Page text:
Starvation: The most efficient weapon of war

In war zones, a child dies every single minute due to hunger or malnutrition. Recent reports by the UK-Save The Children state that two-thirds of infants living in conflict zones aren’t being treated for life-endangering hunger and more than 59,000 children could lose their lives by the end of 2018 due to this phenomenon.

According to UN data, approximately 4.5 million children under the age of five will need serious treatment due to lack of nutritious food, which is an increase of almost 20% since 2016. Last year’s UN annual report also showed a massive rise in global hunger since the turn of the century, caused by conflict and climate change.

Save The Children recently came out with a report on the use of starvation as a weapon in some of the world’s most conflicted regions. The CEO of Save The Children, Kevin Watkins, also came forward saying, “Using starvation as a weapon of war has become the new normal, with devastating consequences for children. From Yemen to South Sudan the failure to protect children from hunger is putting children at risk.”

In Yemen, South Sudan, Syria, and even Afghanistan, lack of food could prove to be fatal for thousands of individuals.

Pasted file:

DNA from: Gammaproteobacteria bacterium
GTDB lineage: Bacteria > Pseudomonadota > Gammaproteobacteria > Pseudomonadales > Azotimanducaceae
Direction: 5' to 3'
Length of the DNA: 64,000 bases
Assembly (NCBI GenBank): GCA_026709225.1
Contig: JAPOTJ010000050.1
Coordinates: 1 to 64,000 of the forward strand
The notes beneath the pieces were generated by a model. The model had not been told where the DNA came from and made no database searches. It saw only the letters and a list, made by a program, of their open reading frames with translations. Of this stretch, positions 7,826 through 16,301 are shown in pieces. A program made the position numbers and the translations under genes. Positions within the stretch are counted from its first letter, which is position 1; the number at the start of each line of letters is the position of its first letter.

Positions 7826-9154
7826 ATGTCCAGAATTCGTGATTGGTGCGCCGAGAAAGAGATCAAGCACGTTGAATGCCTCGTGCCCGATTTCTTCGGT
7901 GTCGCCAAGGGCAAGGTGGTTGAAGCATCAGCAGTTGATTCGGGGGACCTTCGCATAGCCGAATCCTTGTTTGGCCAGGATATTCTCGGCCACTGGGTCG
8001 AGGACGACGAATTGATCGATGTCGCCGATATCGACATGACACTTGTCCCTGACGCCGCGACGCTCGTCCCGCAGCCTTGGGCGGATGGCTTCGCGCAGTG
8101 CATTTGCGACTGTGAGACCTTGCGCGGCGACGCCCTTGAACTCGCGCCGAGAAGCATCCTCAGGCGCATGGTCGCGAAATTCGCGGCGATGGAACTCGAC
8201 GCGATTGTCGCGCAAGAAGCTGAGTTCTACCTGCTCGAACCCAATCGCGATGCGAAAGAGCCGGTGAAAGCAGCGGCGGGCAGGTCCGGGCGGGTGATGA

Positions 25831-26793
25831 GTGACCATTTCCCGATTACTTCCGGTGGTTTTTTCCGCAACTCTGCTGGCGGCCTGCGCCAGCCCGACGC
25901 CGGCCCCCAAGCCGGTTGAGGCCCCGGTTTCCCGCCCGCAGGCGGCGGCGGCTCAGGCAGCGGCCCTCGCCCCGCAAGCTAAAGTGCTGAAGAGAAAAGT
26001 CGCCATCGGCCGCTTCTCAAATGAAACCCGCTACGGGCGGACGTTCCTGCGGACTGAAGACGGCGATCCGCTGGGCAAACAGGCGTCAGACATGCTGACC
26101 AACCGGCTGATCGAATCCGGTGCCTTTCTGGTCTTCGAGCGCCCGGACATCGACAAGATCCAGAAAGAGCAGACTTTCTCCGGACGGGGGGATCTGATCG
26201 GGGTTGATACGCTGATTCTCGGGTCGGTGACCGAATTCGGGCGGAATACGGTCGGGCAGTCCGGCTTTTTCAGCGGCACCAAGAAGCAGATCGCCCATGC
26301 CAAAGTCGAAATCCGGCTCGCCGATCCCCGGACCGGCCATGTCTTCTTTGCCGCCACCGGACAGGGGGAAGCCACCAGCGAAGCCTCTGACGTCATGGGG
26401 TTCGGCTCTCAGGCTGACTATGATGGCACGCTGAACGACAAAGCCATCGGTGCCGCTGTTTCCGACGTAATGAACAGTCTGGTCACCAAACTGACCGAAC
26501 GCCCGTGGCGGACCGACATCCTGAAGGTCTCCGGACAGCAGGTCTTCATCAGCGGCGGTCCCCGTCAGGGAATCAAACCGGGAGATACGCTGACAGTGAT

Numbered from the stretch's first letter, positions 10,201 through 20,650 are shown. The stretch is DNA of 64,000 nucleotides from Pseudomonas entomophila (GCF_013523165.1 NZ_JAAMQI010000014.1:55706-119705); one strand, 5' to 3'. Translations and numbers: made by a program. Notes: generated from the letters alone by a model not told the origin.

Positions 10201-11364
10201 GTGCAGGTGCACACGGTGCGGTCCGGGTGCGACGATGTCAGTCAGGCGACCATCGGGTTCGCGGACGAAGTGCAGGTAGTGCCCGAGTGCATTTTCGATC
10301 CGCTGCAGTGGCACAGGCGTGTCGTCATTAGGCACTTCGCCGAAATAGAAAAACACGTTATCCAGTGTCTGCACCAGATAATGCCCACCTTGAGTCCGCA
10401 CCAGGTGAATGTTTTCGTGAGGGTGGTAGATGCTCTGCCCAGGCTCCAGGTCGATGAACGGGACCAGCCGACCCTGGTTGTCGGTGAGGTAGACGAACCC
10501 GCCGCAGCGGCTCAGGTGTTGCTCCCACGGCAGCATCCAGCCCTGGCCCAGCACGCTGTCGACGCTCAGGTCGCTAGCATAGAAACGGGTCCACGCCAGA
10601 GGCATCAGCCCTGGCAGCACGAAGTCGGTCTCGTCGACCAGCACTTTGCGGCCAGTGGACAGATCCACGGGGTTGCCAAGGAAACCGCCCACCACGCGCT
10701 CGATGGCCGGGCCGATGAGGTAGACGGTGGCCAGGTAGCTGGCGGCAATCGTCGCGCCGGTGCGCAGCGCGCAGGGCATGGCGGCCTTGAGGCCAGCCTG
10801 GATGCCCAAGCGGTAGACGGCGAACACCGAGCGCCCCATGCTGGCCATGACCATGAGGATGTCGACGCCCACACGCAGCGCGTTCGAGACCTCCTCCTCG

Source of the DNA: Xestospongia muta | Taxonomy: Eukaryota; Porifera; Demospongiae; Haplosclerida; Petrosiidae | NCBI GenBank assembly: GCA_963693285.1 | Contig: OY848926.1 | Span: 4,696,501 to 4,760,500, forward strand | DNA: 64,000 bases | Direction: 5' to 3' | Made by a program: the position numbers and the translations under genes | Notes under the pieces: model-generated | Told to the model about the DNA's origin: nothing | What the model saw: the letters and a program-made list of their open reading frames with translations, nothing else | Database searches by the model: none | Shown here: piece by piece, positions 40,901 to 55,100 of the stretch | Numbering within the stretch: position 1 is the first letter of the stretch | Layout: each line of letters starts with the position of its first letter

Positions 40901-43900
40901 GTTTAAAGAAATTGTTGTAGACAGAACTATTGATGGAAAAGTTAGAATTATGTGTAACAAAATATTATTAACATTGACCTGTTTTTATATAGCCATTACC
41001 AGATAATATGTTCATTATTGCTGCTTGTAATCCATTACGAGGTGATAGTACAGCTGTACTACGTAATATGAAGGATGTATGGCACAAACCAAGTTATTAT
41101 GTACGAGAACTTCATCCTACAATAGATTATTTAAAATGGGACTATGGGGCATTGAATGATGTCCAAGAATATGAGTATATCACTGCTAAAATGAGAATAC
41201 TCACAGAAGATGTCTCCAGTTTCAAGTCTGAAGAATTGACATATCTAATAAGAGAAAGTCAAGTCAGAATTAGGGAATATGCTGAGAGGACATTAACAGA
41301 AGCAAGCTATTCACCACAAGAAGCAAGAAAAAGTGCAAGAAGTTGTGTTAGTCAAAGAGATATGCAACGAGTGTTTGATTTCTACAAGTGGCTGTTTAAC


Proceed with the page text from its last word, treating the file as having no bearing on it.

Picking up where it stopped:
As sickening as it may sound, blockage of food and medicine is an increasingly common tactic being adopted by warring parties and the consequences are absolutely DEVASTATING.

“Food tortures my mind”, says John Lasona, a 48-year-old father in the Laniya town of South Sudan. Hunched over in agony he says, “The hunger is killing me.”

The estimated number of people on the brink of starvation in South Sudan, which was previously considered a breadbasket, is estimated at an excruciating 1.25 million. It was a place where people enjoyed self-dependence but now have been reduced to waiting and begging for handouts.

John Okoboi, a nutritionist working for South Sudan’s Health Association, calls it the worst humanitarian situation he had ever witnessed.

The biggest number of fatalities is expected in the Democratic Republic of Congo, where more than 300,000 people are at risk.

“In DRC, where funding is critical in keeping people alive, the nutrition appeals are heavily underfunded,” reports Kevin Watkins. “The picture is different in Yemen, which is relatively well funded in terms of its nutrition programme. But in Yemen, the real damage of the war is the liquidity crisis which is draining the lifeblood of the economy. You see 400,000 children at risk of malnutrition.”

Previous reports by Save The Children have brought to light the grave violations of human rights being carried out in the name of war. Preventing humanitarian access and attacks on aid workers are increasing as well.

According to the State of the International Criminal Court, intentional starvation of civilians is a war crime. Unfortunately, that doesn’t stop countries from using it against their opponents.

It is rather obvious that starvation is being enforced upon regions and isn’t a mere consequence of the ongoing conflict. Food scarcity isn’t a by-product but a very deliberate strategy to weaken the opposing parties. I guess war truly does make one lose all sense of humanity.